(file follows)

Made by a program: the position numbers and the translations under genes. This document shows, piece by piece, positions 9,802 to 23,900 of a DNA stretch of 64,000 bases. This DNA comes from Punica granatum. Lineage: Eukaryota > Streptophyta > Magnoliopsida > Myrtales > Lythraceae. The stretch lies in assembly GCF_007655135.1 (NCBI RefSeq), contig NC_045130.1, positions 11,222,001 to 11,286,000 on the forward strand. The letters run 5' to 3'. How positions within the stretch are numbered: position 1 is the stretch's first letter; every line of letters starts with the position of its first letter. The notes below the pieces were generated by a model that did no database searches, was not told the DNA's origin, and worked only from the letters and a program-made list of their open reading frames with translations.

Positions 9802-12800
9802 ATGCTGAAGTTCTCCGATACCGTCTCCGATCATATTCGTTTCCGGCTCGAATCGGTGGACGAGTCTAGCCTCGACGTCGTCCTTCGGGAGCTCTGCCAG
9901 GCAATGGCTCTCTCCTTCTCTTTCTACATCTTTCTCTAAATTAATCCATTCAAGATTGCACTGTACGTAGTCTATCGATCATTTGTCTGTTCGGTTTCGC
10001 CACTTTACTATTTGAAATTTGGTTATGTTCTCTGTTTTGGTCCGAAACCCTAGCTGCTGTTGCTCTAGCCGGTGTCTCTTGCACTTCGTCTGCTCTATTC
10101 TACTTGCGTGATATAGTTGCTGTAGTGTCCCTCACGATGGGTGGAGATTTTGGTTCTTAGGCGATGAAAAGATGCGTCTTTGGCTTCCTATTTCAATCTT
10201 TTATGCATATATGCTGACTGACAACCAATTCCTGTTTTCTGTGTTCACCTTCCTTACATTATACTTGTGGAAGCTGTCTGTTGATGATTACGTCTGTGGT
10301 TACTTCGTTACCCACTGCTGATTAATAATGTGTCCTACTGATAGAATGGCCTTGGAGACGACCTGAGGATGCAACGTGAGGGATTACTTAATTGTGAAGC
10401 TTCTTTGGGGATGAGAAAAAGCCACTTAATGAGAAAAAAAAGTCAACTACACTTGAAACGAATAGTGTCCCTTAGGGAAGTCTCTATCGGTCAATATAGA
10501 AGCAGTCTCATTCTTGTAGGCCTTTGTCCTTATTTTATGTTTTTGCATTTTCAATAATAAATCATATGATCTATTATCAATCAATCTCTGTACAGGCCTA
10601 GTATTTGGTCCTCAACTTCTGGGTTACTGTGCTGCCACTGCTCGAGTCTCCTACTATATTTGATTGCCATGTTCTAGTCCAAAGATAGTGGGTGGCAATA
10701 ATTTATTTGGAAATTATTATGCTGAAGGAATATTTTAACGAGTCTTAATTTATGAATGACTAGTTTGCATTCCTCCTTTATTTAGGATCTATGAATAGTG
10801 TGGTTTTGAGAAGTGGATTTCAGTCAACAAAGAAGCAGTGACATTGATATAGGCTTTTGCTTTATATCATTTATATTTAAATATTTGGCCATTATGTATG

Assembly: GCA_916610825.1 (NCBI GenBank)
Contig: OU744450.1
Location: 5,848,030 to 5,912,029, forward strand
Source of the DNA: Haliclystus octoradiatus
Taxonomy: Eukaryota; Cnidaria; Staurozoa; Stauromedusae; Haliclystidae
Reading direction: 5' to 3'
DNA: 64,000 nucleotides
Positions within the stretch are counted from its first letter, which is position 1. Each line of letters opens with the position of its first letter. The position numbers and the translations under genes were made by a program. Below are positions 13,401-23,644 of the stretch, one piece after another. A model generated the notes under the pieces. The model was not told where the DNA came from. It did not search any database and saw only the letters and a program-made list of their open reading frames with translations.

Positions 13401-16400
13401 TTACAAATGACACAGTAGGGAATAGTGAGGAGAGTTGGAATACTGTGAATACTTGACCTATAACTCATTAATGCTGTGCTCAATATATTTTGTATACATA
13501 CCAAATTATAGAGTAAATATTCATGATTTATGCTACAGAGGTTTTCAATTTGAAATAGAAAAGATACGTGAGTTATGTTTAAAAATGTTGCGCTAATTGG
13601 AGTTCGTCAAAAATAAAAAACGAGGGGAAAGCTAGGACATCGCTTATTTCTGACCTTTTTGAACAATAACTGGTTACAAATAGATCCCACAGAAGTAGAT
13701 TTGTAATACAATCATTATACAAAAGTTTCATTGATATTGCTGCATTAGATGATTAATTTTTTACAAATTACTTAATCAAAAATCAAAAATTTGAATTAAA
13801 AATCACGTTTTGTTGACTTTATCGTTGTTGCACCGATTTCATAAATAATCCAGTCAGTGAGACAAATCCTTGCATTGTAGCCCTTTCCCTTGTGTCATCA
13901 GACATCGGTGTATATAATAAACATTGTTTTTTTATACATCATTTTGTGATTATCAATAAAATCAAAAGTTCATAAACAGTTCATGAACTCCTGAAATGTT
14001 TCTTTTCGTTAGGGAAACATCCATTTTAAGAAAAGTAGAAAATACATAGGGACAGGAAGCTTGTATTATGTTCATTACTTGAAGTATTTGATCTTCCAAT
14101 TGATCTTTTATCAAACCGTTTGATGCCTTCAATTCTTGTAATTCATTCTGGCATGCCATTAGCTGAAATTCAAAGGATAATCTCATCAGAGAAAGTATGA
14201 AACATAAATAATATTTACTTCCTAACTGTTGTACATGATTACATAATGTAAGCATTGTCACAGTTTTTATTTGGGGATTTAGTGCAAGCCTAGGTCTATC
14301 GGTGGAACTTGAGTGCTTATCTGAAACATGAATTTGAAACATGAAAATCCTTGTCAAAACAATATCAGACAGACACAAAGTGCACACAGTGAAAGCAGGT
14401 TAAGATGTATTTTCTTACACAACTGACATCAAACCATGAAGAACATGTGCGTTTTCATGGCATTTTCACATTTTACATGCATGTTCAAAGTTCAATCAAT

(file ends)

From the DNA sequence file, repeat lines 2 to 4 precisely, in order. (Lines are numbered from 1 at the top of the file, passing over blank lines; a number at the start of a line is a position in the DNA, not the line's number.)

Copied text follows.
Positions 9802-12800
9802 ATGCTGAAGTTCTCCGATACCGTCTCCGATCATATTCGTTTCCGGCTCGAATCGGTGGACGAGTCTAGCCTCGACGTCGTCCTTCGGGAGCTCTGCCAG
9901 GCAATGGCTCTCTCCTTCTCTTTCTACATCTTTCTCTAAATTAATCCATTCAAGATTGCACTGTACGTAGTCTATCGATCATTTGTCTGTTCGGTTTCGC